Exhaled biomarkers in acute asthma.

Peel, Adam (2021) Exhaled biomarkers in acute asthma. Doctoral thesis, University of East Anglia.

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Objectives – The research aimed to a) determine the feasibility of conducting a study of exhaled breath biomarkers in the acute asthma setting; and b) determine whether a positive bronchial challenge test results in detectable changes in exhaled volatile organic compounds (VOC).

Methods – The Exhaled Breath Biomarkers in Acute Asthma feasibility study was undertaken to compare two different approaches to capturing acute asthma data. In the first, participants attending secondary care for treatment of an acute asthma attack were recruited; in the second participants who were at high risk of experiencing an attack were recruited and asked to contact the researcher should such an event occur. The Bronchial Challenge Testing in Asthma study was undertaken to determine the effect of mannitol dry powder inhalation on VOC in exhaled breath.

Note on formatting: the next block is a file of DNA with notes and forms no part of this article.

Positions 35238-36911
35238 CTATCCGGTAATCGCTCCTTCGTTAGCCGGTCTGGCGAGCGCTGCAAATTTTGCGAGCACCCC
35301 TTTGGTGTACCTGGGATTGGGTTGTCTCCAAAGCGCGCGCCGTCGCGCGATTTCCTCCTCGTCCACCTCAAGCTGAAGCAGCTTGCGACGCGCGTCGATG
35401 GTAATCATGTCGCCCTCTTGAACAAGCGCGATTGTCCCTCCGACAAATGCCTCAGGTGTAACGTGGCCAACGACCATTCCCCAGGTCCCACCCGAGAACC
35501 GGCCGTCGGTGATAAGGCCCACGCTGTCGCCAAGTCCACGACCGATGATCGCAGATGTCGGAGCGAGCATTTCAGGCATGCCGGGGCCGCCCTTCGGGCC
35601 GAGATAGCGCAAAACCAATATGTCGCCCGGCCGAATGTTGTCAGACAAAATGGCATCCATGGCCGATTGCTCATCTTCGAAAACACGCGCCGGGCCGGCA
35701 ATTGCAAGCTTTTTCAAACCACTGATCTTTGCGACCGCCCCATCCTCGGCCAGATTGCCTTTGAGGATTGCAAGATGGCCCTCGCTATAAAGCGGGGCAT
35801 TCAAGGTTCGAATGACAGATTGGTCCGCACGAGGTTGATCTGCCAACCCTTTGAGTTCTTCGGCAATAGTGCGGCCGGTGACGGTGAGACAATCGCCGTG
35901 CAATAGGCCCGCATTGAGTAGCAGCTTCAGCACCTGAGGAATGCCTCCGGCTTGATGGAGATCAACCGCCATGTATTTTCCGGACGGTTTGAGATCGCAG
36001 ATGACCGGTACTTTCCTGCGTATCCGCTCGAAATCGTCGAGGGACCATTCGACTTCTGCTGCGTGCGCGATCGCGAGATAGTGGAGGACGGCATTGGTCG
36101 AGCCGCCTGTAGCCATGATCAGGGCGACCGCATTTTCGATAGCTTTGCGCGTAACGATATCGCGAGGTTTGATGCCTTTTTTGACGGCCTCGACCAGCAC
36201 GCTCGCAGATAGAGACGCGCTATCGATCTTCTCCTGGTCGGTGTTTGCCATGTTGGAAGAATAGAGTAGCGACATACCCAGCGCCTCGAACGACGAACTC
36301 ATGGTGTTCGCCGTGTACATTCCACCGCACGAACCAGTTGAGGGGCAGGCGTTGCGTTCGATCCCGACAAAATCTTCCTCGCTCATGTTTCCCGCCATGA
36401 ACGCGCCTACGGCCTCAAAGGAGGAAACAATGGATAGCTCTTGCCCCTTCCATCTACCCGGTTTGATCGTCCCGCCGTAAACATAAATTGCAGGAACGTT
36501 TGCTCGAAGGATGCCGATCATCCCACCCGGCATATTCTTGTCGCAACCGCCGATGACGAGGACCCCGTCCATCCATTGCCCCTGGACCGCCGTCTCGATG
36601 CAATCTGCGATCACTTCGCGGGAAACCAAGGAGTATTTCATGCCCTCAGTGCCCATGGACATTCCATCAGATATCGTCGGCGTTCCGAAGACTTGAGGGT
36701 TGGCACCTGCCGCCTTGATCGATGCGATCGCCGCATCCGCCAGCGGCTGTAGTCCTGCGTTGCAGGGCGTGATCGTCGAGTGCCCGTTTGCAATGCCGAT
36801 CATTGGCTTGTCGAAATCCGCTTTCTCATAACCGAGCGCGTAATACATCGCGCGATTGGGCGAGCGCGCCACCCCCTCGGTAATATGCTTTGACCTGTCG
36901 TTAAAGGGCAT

In addition to the above studies, systematic reviews of the literature on 8-isoprostane in exhaled breath condensate and exhaled breath VOC in adult asthma were conducted.

Findings – The literature reviews found insufficient evidence to confirm that EBC 8-isoprostane levels were raised in the presence of asthma or acute asthma attack; a number of exhaled VOC were found to be associated with asthma but with a high level of inter-study variation.

Breath capture studies in acute asthma proved feasible - both approaches were successful in recruiting participants and capturing breath samples, and the acceptability of breath sampling devices was similar to that of existing clinical devices. Obtaining breath samples before systemic corticosteroids were administered and identifying infectious triggers of exacerbation proved difficult. The effect of bronchial challenge on exhaled VOC was detectable but further development of methods is required to produce reliable results.

Conclusion – Designing a phase II biomarker study with the aim of validating previous studies and estimating the accuracy of predictive models appears feasible but further methodological refinement is required.

Item Type: Thesis (Doctoral)
Faculty \ School: Faculty of Medicine and Health Sciences > Norwich Medical School
Depositing User: Chris White
Date Deposited: 07 Jun 2021 13:41
Last Modified: 07 Jun 2021 13:41
URI: https://ueaeprints.uea.ac.uk/id/eprint/80211

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